August 9, 2012

Seed Walk at the Community Gardens

Last month I wrote about seed lending libraries in the Bay Area and Sacramento, and wondered whether anyone in Davis had ever approached our own library about creating such a resource here. Well, they aren't at the library, but it turns out there is in fact a fledgling seed saving group in Davis, called the Davis Seed Savers Alliance. It was started only a few months ago and is headquartered at the Domes on campus.

The group doesn't have an Internet presence yet, (update: they now have an active Wiki page here) but is spreading the word via email, word of mouth, and traditional paper flyer (posted at the Davis Community Gardens and UCD Experimental Gardens). Last Thursday, the alliance hosted a "Seed Walk" at the Community Gardens, which I found out about when a gardening friend forwarded me an email announcement of the event (thanks, Susie!)

Red poppy seed pod

The day was ridiculously hot, but the seed walk started at 7pm just as the sun was going down, so it was actually pleasant out there. Unfortunately, I didn't have my camera with me, so the only pictures you get are post-walk shots of the seeds I collected. (I'll have to profile the Davis Community Gardens themselves soon; driving by the gardens on 5th street they don't look like much of anything if you're not paying close attention, so I had no idea how beautiful the place actually is.)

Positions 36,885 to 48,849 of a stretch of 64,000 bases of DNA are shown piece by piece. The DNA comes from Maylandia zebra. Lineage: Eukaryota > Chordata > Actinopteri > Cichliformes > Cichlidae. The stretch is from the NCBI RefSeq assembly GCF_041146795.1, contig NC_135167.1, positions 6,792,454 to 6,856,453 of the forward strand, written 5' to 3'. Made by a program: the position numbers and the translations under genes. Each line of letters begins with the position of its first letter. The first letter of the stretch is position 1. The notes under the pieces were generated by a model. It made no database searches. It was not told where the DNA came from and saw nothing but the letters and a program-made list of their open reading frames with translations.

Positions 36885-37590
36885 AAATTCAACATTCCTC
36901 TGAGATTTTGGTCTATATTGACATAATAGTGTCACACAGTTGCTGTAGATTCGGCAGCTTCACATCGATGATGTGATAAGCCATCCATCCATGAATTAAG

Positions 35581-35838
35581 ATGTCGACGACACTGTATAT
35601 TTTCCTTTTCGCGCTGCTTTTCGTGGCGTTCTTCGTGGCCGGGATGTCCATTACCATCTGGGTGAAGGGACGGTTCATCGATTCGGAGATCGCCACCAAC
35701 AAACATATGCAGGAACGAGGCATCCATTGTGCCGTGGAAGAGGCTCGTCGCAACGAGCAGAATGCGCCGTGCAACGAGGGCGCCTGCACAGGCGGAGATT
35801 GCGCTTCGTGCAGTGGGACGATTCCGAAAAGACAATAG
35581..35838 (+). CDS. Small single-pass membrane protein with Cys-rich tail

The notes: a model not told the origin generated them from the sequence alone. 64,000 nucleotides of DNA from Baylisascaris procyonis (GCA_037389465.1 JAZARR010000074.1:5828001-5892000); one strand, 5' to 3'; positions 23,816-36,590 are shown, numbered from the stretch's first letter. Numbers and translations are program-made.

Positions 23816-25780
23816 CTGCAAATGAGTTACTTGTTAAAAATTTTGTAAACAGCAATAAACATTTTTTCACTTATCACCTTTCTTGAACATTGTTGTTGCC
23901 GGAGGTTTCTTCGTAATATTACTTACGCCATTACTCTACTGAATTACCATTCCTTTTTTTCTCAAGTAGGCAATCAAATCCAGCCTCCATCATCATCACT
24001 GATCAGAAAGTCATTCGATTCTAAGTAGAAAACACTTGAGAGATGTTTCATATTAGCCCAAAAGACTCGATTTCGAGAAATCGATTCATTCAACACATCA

Larkspur seed

The seed walk started with introductions and a lesson in making a seed saving envelope using plain paper and a particular folding technique. Then we walked out into the garden. The organizers had gotten permission from a number of plot owners to harvest seed from veggies and flowers that had gone to seed, and there was a surprising variety to choose from.

Seeds collected, drying out and sealed in packets

There were lots of veggie seeds available, but since I have most of what I need in that department I focused on flowers. As we wandered the plots, I collected seed from red poppy, Bachelor's button, larkspur, Sweet William (dianthus), and several colors of hollyhock. I also collected some dino kale seeds, and happily accepted a packet of mustard that one of the other participants had collected from her own garden and wanted to share. I brought a stash of the small coin envelopes I use to save seed in my own garden and used those to collect the goods.

Bachelor's button (cornflower) seed

The seeds I came home with were a wonderful gift from the Davis Community Gardens plot owners, but the best parts about the evening were meeting other area gardeners, getting a chance to tour the lovely and diverse Community Gardens, and finding out there's a group of people committed to seed saving and sharing in Davis. The Davis Seed Savers Alliance is starting off with a bang with the goal of hosting weekly workshops on seed collection. There's another one planned for this Sunday, this time on how to save tomato seeds.

Here are the details:

WHAT:  Tomato Seed Saving Workshop

WHEN:  Sunday, August 12, 10:30 a.m.

WHERE:  Experimental College Gardens (on UCD Campus) next to the toolshed in the middle of the garden

WHY:  To teach people how to save tomato seeds using the fermenting method. There will also be an opportunity to see the Davis Seed Savers Alliance seed library and learn how to check out seeds. Appropriate for both beginning and advanced gardeners.

COST: Free

Questions should be directed to the Davis Seed Savers Alliance through their email at

Happy seed collecting!

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